Human rights organizations operated in a difficult and hostile climate. Rwandan human rights groups, weakened by years of intimidation, received threats and were publicly accused by government officials of supporting the government's overthrow and armed groups linked to the genocide. Civil society itself was divided: organizations close to the government publicly denounced those who were more critical, such as the LDGL and LIPRODHOR, two of the few independent human rights groups left in the country. Under pressure from individuals close to the government, several organizations disowned a joint civil society submission on Rwanda for the Universal Periodic Review at the UN Human Rights Council.
International nongovernmental organizations, including Human Rights Watch, were repeatedly criticized and discredited by senior government officials and the pro-government media. Immigration authorities cancelled the work visa in March of Human Rights Watch's senior researcher in Kigali, rejected her second visa application, and forced her to leave the country in April.
Sexual Orientation and Gender Identity
In December 2009 the parliament took a positive initiative by voting against criminalizing homosexuality. However, continuing negative comments on homosexuality by some public officials and newspapers reinforced the stigma faced by sexual minorities.
Gacaca courts were due to end their genocide trials in 2010, but the definitive completion of the process was repeatedly delayed. The government is developing mechanisms to handle outstanding genocide cases and to adjudicate alleged miscarriages of justice by gacaca jurisdictions.
Gacaca courts have prosecuted around 1.5 million cases with involvement from local communities across the country. The conduct of trials before gacaca courts has been mixed. Some judges delivered fair and objective judgments. Others handed down heavy sentences, including life imprisonment in isolation, on the basis of very little evidence. A number of witnesses and judges proved vulnerable to corruption and outside influence, affecting the outcome of trials and undermining confidence in the courts. Some defense witnesses were afraid to testify for fear of being accused of genocide themselves, and there were numerous allegations that gacaca courts sacrificed the truth to satisfy political interests.
Cases Related to the Democratic Republic of Congo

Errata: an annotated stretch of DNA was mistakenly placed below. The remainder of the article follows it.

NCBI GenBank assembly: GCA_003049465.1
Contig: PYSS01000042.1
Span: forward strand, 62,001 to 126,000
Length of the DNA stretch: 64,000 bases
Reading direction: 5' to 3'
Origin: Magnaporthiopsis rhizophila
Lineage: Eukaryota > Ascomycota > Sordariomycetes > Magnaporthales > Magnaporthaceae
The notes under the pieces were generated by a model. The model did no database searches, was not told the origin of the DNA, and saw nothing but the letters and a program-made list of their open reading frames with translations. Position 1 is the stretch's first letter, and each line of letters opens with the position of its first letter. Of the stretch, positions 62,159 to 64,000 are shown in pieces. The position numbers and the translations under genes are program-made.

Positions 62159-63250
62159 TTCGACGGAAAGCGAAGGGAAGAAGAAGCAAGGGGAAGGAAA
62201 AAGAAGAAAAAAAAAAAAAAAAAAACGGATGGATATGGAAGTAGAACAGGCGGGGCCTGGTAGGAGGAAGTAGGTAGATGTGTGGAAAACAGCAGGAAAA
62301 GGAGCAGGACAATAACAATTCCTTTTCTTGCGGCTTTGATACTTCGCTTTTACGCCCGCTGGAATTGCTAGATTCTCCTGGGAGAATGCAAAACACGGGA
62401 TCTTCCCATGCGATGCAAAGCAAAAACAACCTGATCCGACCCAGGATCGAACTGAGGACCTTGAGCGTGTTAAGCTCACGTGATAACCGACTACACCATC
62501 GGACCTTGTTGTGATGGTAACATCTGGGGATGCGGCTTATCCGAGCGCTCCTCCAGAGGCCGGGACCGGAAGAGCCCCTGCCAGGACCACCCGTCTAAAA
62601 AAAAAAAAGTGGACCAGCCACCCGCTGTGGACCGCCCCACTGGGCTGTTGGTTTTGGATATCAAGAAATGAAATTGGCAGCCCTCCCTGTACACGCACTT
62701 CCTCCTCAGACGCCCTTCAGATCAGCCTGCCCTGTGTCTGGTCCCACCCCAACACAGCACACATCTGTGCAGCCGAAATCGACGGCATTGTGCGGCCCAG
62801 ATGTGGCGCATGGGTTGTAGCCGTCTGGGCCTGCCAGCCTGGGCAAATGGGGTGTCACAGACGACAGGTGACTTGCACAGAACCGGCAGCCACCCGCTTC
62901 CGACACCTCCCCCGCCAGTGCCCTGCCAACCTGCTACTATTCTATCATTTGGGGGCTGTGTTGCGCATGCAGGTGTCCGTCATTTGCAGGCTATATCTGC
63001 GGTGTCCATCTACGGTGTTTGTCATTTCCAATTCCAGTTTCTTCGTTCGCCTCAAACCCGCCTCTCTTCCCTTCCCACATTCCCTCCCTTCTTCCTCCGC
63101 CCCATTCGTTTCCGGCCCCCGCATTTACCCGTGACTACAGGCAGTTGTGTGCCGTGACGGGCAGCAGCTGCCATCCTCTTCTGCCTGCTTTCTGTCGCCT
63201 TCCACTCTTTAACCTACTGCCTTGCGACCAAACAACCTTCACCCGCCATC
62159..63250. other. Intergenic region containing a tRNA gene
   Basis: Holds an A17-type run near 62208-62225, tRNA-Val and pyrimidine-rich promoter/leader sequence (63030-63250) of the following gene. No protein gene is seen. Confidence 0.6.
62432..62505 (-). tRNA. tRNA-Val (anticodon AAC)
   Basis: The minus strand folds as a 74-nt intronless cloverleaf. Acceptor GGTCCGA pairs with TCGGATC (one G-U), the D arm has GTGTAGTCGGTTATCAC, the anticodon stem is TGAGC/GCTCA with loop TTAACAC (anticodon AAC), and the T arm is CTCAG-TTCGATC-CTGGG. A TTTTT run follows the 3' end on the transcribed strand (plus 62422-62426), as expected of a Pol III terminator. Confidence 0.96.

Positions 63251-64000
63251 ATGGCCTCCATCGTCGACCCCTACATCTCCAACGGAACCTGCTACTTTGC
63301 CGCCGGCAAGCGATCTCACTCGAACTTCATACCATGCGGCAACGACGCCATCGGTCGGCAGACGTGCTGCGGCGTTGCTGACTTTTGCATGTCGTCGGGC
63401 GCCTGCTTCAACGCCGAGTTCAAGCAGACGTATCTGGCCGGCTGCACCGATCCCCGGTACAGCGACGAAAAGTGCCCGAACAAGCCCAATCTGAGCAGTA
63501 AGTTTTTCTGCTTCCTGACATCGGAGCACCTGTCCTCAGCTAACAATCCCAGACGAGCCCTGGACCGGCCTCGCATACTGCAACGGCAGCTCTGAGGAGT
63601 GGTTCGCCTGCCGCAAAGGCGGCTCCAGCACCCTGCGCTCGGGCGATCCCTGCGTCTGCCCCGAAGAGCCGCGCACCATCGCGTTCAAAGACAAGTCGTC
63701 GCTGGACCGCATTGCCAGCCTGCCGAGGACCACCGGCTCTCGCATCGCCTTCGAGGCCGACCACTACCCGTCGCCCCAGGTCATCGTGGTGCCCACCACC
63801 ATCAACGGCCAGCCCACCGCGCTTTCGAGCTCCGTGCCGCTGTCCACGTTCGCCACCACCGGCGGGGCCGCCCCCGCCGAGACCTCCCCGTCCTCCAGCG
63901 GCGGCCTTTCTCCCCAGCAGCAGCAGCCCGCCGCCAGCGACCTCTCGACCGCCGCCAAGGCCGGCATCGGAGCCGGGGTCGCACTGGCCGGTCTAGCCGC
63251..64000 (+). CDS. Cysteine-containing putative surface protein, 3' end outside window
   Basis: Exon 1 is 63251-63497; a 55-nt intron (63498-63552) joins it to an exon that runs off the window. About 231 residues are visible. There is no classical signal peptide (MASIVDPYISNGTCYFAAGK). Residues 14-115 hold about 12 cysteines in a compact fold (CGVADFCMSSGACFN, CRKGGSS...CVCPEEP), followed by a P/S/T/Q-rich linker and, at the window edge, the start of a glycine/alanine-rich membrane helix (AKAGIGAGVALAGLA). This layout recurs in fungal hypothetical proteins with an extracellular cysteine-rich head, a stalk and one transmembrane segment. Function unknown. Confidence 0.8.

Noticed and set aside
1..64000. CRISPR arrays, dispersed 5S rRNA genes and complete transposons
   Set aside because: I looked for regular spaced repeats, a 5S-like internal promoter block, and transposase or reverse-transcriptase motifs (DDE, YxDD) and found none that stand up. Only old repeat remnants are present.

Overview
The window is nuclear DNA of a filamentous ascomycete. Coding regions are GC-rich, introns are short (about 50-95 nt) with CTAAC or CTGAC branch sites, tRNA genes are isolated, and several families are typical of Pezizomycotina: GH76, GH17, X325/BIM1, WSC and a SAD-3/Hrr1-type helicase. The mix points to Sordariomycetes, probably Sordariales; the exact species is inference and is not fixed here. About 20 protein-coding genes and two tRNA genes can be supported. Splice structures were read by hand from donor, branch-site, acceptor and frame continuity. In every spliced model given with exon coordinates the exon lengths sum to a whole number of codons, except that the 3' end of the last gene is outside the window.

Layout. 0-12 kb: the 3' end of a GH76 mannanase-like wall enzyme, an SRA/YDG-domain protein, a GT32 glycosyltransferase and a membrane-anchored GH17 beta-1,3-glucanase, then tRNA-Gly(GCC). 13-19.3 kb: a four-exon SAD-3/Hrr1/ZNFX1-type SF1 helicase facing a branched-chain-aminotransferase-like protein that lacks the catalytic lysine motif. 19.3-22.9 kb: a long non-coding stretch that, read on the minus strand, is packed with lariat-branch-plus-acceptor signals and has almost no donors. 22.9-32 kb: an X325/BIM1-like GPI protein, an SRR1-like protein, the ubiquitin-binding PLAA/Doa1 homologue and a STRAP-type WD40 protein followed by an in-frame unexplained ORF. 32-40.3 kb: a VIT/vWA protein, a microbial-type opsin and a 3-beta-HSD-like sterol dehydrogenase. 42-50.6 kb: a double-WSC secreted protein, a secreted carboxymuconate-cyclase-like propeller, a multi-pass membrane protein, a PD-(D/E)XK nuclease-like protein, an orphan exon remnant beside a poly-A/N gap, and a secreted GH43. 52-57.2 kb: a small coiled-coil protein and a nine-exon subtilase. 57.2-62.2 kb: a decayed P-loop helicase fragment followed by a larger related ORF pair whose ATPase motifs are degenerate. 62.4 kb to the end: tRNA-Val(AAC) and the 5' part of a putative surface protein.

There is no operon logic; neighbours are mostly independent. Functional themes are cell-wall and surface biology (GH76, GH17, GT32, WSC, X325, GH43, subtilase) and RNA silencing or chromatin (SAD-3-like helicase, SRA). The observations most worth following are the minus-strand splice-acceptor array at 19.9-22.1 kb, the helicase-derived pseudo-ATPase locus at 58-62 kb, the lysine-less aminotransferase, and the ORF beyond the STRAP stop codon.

Laurent Nkunda, former leader of the Congolese rebel group the National Congress for the Defense of the People (CNDP), remained illegally detained under house arrest, without charge or trial, since January 2009. Repeated attempts to get his case heard in Rwandan courts were thwarted on the basis of legal technicalities.
There were several arrests, disappearances, and at least one killing of Congolese supporters of Nkunda in Rwanda, including Denis Ntare Semadwinga, who was murdered in June, and Sheikh Iddy Abbasi, who disappeared after being abducted in March.
On October 1 the Office of the UN High Commissioner for Human Rights published the report of its mapping exercise on the most serious violations of human rights and international humanitarian law in the DRC between March 1993 and June 2003 (see chapter on the DRC). Among other things, the report documents grave crimes allegedly committed by the Rwandan army in 1996 and 1997. While the Congolese government welcomed the report, the Rwandan government rejected it, initially threatening to pull out its peacekeepers from UN missions if the UN published it.
Key International Actors
Most Western donors remained broadly supportive of the Rwandan government and few expressed public concern about human rights violations. However, in the pre-election period, and in the face of increasingly critical media coverage of Rwanda in their own countries, some donor governments raised mostly private concerns about political and media restrictions with the Rwandan government. These concerns were also mentioned in the final report of the Commonwealth Observer Group on the presidential election. Relations between Rwanda and the UN came under strain following the publication of the UN mapping report on the DRC.